Wednesday, January 3, 2018

Building Visibility Into Micro-services & Containers


This is a more generalized follow up article to the one posted earlier by me on May 16, 2017.
Ref. - http://tech.jaikrishnaponnappanweb.com/2017/05/microsoft-announces-net-architecture.html


This paper is an outline of a few best practices, factors and guidelines to be observed or kept in mind while planning, designing and leveraging a Microservices and Containers based architecture within your IT operations, organization, projects or products.

As more enterprises embrace DevOps practices and move their workloads to the cloud, application architects are increasingly looking to design choices that maximize the speed of development and deployment. Two of the fastest growing are containers and microservices.

Named by Gartner in the top 10 technology trends impacting IT infrastructure and operations, containers and microservices are playing a crucial role in cloud adoption and application-driven innovation. Benefits include ease of implementation and operation; acceleration of time-to-market; and streamlined, lower-resource processes.

This article describes how containers and microservices work, the benefits and
challenges of using them, and how a unified view of the enterprise stack and effective
application performance monitoring can help to fortify their benefits and address
their challenges.

DevOps: Collaborative Application Development

In the old-school development model, there was little integration of the separate functions within IT operations. DevOps is an evolved model that facilitates collaboration among operations, development, and quality assurance teams. They collaborate and communicate throughout the software development process.

DevOps is not a separate role held by a single person or group of individuals. Rather, it conceptualizes the structure needed to help operations and development work closely together so that application development and deployment is faster and high quality.

Containers: What Are They?

A container is a lightweight, standalone, executable software package that includes everything needed to run it: code, runtime, system tools, system libraries, and settings. Available for both Linux and Windows, containerized software will always run the same, regardless of the environment. Architecturally, containers are similar to virtual servers; however, unlike VMware or MS Hyper-V, they don’t need the overhead of a hypervisor management layer to function.

This lack of external dependencies makes containers very easy to deploy when compared to traditional application deployment models and a very good fit for DevOps and Continuous Delivery (CD), which promote rapid development and frequent release cycles.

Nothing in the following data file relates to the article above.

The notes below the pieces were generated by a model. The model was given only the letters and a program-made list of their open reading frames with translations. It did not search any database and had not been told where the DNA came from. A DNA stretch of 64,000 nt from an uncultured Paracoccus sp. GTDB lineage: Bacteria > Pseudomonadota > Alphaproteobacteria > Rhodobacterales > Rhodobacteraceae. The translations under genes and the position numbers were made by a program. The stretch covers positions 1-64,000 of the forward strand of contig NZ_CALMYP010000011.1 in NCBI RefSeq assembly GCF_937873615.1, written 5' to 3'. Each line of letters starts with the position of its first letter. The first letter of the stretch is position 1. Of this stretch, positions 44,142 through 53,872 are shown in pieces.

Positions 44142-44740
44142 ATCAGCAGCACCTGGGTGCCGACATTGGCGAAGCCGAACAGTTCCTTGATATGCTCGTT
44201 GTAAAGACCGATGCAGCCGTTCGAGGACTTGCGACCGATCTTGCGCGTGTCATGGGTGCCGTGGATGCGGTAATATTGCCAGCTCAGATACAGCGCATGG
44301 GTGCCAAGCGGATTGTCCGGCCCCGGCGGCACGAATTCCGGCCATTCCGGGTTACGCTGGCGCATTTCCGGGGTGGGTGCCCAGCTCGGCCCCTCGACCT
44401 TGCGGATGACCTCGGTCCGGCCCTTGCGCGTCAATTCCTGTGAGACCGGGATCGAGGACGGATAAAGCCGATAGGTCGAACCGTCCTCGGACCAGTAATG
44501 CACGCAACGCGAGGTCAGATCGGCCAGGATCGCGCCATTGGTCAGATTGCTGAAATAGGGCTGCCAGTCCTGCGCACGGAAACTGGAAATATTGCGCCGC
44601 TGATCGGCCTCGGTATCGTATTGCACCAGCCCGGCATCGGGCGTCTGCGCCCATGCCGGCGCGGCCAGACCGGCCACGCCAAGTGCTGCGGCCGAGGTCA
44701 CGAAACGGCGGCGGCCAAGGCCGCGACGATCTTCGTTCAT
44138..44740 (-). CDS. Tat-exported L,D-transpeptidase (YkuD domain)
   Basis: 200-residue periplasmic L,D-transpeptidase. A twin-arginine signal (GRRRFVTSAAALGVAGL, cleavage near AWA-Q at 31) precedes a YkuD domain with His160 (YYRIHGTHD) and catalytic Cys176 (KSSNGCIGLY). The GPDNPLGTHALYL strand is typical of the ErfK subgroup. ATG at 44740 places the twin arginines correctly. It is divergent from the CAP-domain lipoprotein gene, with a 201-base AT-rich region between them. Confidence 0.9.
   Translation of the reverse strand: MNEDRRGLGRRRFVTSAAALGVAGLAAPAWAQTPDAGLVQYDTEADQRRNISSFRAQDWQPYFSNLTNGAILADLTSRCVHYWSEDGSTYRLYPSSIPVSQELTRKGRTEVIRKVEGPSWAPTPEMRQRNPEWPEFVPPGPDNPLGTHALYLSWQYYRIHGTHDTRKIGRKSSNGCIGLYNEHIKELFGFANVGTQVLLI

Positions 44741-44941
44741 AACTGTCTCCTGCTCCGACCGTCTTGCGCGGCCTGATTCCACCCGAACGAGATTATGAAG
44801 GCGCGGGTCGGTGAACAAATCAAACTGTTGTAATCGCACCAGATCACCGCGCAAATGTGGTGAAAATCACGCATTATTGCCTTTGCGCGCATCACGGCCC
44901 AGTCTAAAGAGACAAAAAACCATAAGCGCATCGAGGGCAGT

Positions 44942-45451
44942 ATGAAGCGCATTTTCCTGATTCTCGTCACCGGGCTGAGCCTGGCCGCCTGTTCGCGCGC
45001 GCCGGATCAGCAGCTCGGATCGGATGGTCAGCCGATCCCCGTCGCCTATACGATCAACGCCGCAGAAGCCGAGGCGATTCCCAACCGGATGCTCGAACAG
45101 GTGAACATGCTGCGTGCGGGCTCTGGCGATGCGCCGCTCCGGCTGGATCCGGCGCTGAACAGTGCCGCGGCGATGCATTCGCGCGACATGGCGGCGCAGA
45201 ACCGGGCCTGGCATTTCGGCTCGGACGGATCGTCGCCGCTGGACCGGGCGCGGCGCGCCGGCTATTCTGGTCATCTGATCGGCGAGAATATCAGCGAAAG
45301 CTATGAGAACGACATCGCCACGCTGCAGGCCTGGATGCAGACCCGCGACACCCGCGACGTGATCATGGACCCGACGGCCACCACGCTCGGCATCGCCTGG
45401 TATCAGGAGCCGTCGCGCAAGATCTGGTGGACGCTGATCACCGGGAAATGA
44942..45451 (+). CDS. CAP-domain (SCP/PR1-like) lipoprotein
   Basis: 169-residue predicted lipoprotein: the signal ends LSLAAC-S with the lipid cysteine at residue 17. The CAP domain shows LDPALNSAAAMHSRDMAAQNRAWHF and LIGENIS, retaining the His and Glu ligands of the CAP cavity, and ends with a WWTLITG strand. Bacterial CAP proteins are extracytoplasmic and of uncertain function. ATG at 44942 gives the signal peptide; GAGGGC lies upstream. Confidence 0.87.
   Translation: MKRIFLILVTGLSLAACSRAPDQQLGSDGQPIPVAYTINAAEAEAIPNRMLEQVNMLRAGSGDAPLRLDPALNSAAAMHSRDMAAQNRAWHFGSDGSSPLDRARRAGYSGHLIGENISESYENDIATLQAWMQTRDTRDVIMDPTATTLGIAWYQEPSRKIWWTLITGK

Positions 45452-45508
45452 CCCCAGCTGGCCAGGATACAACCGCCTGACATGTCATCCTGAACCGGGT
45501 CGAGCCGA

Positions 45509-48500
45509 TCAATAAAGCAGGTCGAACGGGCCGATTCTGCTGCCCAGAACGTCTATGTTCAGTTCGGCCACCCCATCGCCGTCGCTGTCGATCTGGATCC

Containers also isolate software from its surroundings — for example, differences between test and production environments — and help reduce conflicts running different software on the same infrastructure.

Containers are currently dominating the application development scene, especially in (but not limited to) cloud computing environments. Popular container platforms include Docker and Kubernetes.

Benefits of a container-based architecture include:

• Faster development
• Flexible deployment
• Improved isolation
• Microservices architecture
• Cost savings




Microservices: What Are They?

Microservices are a type of software architecture where application functionality is implemented through the use of small, self-contained units working together through APIs.

Each service has a limited scope, concentrates on a particular task, and is highly independent.

Some key characteristics of a microservice architecture as defined by Martin Fowler are:

Componentization:

Microservices are independent units that are easily replaced or upgraded. The units communicate with each other through remote procedure calls or web services.

Business capabilities:

Legacy application development often splits teams into areas like the “server-side team” and the “database team”. Microservices development is built around business capability, with responsibility for a complete stack of technical functions, plus UX and project management.

Products rather than projects:

Instead of focusing on a software project that is delivered following completion, microservices treat applications as products of which they take ownership. They establish an ongoing dialogue with a goal of continually matching the app to the business function.

Dumb pipes, smart endpoints: